Brazilian Journal of Pulmonology

ISSN (on-line): 1806-3756 | ISSN (printed): 1806-3713


Publication continuous and bimonthly

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Comparison of two smoking cessation interventions for inpatients

Comparação de duas intervenções de cessação do tabagismo em pacientes internados

Antonio Carlos Ferreira Campos1,a, Angela Santos Ferreira Nani2,b, Vilma Aparecida da Silva Fonseca3,c, Eduardo Nani Silva1,2,d, Marcos César Santos de Castro2,4,e, Wolney de Andrade Martins1,2,f

J Bras Pneumol.2018;44(3):195-201

Abstract PDF PT PDF EN Portuguese Text

Objective: This study aimed to compare the effectiveness of two cognitive behavioral therapy-based smoking cessation interventions initiated during hospitalization and to evaluate the factors related to relapse after discharge. Methods: This was a prospective randomized study involving 90 smokers hospitalized in a university hospital. We collected data related to sociodemographic characteristics, reasons for admission, smoking-related diseases, smoking history, the degree of nicotine dependence (ND), and the level of craving. Patients were divided into two treatment groups: brief intervention (BrInter, n = 45); and intensive intervention with presentation of an educational video (InInterV, n=45). To assess relapse, all patients were assessed by telephone interview in the first, third, and sixth months after discharge. Abstinence was confirmed by measurement of exhaled carbon monoxide (eCO). Results: Of the 90 patients evaluated, 55 (61.1%) were male. The mean age was 51.1 ± 12.2 years. The degree of ND was elevated in 39 (43.4%), and withdrawal symptoms were present in 53 (58.9%). The mean eCO at baseline was 4.8 ± 4.5 ppm. The eCO correlated positively with the degree of ND (r = 0.244; p = 0.02) and negatively with the number of smoke-free days (r = −0.284; p = 0.006). There were no differences between the groups in terms of the variables related to socioeconomic status, smoking history, or hospitalization. Of the 81 patients evaluated at 6 months, 33 (40.7%) remained abstinent (9 and 24 BrInter and InInterV group patients, respectively; p = 0.001), and 48 (59.3%) had relapsed (31 and 17 BrInter and InInterV group patients, respectively; p= 0.001). Moderate or intense craving was a significant independent risk factor for relapse, with a relative risk of 4.0 (95% CI: 1.5-10.7; p < 0.00001). Conclusions: The inclusion of an educational video proved effective in reducing relapse rates. Craving is a significant risk factor for relapse.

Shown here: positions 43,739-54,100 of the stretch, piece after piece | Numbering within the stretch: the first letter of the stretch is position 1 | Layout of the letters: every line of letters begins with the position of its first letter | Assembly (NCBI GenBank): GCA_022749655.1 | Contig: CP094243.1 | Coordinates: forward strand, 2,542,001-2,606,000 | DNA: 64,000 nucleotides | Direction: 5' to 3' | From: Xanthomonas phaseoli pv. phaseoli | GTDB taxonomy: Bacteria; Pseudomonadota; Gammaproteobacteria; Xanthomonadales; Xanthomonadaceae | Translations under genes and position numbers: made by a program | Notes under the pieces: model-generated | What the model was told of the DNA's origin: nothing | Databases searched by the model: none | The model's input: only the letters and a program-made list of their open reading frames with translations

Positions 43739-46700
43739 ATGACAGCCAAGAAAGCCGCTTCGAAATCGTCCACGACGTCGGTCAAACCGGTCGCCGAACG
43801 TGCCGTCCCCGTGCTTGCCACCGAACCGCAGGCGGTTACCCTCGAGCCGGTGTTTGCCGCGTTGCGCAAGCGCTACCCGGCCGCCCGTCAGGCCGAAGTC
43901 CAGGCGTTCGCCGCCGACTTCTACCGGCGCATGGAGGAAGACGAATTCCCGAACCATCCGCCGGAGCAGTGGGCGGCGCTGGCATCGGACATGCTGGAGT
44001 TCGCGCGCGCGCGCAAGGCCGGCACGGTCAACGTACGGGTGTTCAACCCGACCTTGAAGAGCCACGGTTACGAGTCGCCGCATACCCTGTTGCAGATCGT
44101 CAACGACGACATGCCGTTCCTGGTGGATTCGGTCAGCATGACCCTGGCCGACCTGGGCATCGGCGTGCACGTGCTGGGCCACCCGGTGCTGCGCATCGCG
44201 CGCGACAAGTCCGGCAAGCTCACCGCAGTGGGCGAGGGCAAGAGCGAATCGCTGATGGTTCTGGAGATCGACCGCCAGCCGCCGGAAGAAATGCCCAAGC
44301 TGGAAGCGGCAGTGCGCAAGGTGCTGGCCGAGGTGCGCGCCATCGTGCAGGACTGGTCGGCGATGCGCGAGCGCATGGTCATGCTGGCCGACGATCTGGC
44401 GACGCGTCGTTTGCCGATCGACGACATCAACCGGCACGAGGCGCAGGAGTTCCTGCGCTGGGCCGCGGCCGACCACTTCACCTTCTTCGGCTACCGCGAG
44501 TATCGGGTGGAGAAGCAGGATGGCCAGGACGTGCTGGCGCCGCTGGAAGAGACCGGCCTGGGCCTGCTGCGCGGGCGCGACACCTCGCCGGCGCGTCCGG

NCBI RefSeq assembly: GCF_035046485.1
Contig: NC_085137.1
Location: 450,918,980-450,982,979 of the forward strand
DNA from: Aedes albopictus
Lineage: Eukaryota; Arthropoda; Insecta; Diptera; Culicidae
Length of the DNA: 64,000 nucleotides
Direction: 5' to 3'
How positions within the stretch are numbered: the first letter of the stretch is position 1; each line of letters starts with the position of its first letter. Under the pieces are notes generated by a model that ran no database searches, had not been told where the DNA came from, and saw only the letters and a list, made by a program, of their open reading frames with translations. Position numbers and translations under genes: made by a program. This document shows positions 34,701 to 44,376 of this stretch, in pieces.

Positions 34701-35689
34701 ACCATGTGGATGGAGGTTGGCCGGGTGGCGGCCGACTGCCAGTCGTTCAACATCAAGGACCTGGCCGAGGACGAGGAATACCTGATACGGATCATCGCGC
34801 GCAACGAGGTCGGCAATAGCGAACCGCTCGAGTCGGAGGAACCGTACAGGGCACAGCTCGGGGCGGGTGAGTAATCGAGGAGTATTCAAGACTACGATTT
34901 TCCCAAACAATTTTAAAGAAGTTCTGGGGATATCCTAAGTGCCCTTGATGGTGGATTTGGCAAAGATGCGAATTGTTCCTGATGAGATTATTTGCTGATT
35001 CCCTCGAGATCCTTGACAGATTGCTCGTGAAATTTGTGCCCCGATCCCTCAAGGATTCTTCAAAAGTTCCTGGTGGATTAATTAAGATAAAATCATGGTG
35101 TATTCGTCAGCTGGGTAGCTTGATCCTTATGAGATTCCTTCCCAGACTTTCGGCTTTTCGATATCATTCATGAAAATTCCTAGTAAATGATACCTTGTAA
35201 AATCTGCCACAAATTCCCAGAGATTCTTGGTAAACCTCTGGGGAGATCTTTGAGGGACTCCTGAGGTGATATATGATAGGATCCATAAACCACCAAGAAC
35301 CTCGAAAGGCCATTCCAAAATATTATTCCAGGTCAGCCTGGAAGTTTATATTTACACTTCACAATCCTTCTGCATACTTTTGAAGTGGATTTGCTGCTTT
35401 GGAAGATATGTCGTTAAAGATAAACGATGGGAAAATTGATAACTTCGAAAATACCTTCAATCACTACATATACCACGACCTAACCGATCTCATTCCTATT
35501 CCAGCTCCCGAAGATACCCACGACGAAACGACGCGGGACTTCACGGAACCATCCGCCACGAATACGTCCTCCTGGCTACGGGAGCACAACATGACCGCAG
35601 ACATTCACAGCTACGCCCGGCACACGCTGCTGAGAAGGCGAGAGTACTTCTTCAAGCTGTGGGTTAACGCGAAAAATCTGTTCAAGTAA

Keywords: Smoking cessation; Tobacco use disorder; Inpatients; Hospitalization.


Smoking among inpatients at a university hospital

Tabagismo em pacientes internados em um hospital universitário

Ângela Santos Ferreira, Antonio Carlos Ferreira Campos, Isabela Pereira Arraes dos Santos, Mariana Roque Beserra, Eduardo Nani Silva, Vilma Aparecida da Silva Fonseca

J Bras Pneumol.2011;37(4):488-494

Abstract PDF PT PDF EN Portuguese Text

Objective: To determine the prevalence and characteristics of smoking among inpatients at a university hospital, as well as to evaluate their motivation, interest, and need for help in quitting smoking. Methods: A prospective study involving inpatients treated between May of 2008 and April of 2009 on the cardiovascular disease wards at the Antonio Pedro University Hospital, located in the city of Niterói, Brazil. All inpatients were asked to complete a questionnaire designed to collect data regarding demographics, reasons for admission, and smoking status. The smokers also responded to additional questions regarding their smoking habits. The level of nicotine dependence was determined with the Fagerström Test for Nicotine Dependence. Results: Of the 136 inpatients who participated in the study, 68 (50.0%) were male. The mean age was 60.7 years. The prevalence of smoking was 13.2%. Among the 49 patients with coronary disease, 36 (73.5%) were smokers or former smokers. The majority of the patients presented with a high level of nicotine dependence and reported withdrawal symptoms during hospitalization. Although most smokers were motivated to quit smoking, they admitted that they needed help to do so. Conclusions: Because smoking is forbidden in the hospital environment and most inpatients who smoke are highly motivated to quit, health professionals should view the hospitalization period as an opportunity to promote smoking cessation.


Keywords: Smoking; Inpatients; Smoking cessation.




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